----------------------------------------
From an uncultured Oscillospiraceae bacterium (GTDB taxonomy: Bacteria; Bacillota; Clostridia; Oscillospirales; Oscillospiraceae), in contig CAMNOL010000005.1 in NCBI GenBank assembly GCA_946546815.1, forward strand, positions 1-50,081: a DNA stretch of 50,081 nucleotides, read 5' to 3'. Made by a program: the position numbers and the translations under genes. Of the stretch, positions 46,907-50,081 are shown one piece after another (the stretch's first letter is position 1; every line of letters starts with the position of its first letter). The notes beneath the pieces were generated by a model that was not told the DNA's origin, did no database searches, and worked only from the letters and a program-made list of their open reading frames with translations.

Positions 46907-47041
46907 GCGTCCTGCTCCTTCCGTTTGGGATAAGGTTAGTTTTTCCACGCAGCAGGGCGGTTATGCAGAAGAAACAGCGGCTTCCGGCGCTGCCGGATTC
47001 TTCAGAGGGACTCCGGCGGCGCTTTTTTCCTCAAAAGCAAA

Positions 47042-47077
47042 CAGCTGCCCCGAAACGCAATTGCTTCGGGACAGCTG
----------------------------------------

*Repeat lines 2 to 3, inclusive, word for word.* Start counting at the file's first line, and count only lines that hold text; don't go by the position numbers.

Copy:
Positions 46907-47041
46907 GCGTCCTGCTCCTTCCGTTTGGGATAAGGTTAGTTTTTCCACGCAGCAGGGCGGTTATGCAGAAGAAACAGCGGCTTCCGGCGCTGCCGGATTC